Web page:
I got to make a real contribution to science this weekend, and I will explain below how you can too. First, some background.
A while back, Steve McIntyre was playing around with graphing temperature data form the US Historical Climate Network (USHCN). This is the data that is used in most global warming studies and initializes most climate models. Every climate station is not in this data base - in fact, only about 20 per state are in the data base, with locations supposedly selected in rural areas less subject to biases over time from urban development (urban areas are hotter, due to pavement and energy use, for reasons unrelated to the greenhouse effect). The crosses below on the map show each station.
He showed this graph, of the USHCN data for temperature change since 1900 (data corrected for time of day of measurement). Redder shows measured temperatures have increased since 1900, bluer means they have decreased.
He mentioned that Tucson was the number one warming site -- you can see it in the deepest red. My first thought was, "wow, that is right next door to me." My second thought was "how can Tucson, with a million people, count as rural?" Scientists who study global warming apply all kinds of computer and statistical tricks to this data, supposedly to weed out measurement biases and problems. However, a number of folks have been arguing that scientists really need to evaluate biases site by site. Anthony Watts has taken this idea and created SurfaceStations.org, a site dedicated to surveying and photographing these official USHCN stations.
So, with his guidance, I went down to Tucson to see for myself. My full report is here, but this is what I found:
The measurement station is in the middle of an asphalt parking lot! This is against all best practices, and even a layman can see how that would bias measurements high. Watts finds other problems with the installation from my pictures that I missed, and comments here that it is the worst station he has seen yet. That, by the way, is the great part about this exercise. Amateurs like me don't need to be able to judge the installation, they just need to take good pictures that the experts can use to analyze problems.
As a final note on Tucson, during the time period between 1950 and today, when Tucson saw most of this measured temperature increase, the population of Tucson increased from under 200,000 to over 1,000,000. That's a lot of extra urban heat, in addition to the local effects of this parking lot.
The way that scientists test for anomalies without actually visiting or looking at the sites is to do some statistical checks against other nearby sites. Two such sites are Mesa and Wickenburg. Mesa immediately set off alarm bells for me. Mesa is a suburb of Phoenix, and is often listed among the fastest growing cities in the country. Sure enough, the Mesa temperature measurements were discontinued in the late 1980's, but surely were biased upwards by urban growth up to that time.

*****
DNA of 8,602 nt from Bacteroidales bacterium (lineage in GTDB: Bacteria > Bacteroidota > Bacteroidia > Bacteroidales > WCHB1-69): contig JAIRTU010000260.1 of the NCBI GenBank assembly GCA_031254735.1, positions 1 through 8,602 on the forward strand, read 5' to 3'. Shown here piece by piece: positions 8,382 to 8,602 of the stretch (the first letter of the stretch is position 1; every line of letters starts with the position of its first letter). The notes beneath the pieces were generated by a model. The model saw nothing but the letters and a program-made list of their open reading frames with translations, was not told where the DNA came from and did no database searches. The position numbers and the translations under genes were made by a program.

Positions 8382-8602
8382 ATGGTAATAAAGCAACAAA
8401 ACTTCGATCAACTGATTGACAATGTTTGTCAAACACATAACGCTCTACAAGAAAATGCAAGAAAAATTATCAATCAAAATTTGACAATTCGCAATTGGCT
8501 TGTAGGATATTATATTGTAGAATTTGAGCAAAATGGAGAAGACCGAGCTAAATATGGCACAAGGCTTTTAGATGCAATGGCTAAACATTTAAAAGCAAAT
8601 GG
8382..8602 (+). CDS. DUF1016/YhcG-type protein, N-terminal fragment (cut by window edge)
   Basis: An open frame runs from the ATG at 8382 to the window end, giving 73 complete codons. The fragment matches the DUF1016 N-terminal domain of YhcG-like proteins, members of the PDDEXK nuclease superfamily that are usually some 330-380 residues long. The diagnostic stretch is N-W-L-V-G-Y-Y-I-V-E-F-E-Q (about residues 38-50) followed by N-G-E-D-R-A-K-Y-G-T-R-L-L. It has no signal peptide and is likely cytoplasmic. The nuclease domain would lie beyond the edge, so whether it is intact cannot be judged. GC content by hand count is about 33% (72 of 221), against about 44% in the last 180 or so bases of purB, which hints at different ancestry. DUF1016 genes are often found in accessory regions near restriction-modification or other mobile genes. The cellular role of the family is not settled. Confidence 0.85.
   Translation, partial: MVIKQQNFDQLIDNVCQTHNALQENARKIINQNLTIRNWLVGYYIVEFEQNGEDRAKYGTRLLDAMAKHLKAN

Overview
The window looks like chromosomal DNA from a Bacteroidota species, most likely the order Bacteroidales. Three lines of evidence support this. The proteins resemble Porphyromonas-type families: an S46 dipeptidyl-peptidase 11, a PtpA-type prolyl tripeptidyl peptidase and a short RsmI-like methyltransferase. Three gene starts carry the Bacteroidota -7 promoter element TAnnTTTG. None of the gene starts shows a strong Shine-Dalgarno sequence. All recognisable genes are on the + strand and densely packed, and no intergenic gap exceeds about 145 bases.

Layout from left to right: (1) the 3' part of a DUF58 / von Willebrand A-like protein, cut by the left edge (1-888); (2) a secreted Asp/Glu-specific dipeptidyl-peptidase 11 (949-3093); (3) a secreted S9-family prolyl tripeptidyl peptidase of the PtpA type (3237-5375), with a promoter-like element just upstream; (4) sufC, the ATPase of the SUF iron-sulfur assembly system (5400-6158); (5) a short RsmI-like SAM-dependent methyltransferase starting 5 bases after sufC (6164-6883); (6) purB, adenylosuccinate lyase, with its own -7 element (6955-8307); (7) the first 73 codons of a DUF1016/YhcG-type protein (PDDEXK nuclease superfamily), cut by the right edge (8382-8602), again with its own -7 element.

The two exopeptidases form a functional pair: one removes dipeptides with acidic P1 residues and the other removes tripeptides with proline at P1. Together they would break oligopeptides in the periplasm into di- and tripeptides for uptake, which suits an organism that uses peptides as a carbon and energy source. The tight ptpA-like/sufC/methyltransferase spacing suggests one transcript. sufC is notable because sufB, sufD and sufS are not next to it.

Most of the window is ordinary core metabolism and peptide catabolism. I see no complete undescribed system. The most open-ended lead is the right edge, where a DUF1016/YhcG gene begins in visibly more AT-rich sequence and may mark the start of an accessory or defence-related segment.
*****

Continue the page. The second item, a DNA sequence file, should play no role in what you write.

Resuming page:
So, I then went to visit Wickenburg. Though is has been growing of late, Wickenburg would still be considered by most to be a small town. So perhaps the Wickenburg measurement is without bias? Well, here is the site:
That white coffee can looking thing on a pole in the center is the temperature instrument. Again, we have it surrounded by a sea of black asphalt, but we also have two building walls that reflect heat onto the instrument. Specs for the USHCN say that instruments should be installed in an open area away from buildings and on natural ground. Oops. Oh, and by the way, lets look the other direction...
What are those silver things just behind the unit? They are the cooling fans for the building's AC. Basically, all the heat from the building removed by the AC gets dumped out about 25 feet from this temperature measurement.
Remember, these are the few select stations being used to determine how much global warming the US is experiencing. Pretty scary. Another example is here.
Believe it or not, for all the work and money spent on global warming, this is something that no one had done -- actually go document these sites to check their quality and potential biases. And you too can have the satisfaction of contributing to science. All you need is a camera (a GPS of some sort is also helpful). I wrote a post with instructions on how to find temperature stations near you and how to document them for science here.
For those interested, my paper on the skeptics' arguments against catastrophic man-made global warming is here. If that is too long, the 60-second climate skeptic pitch is here.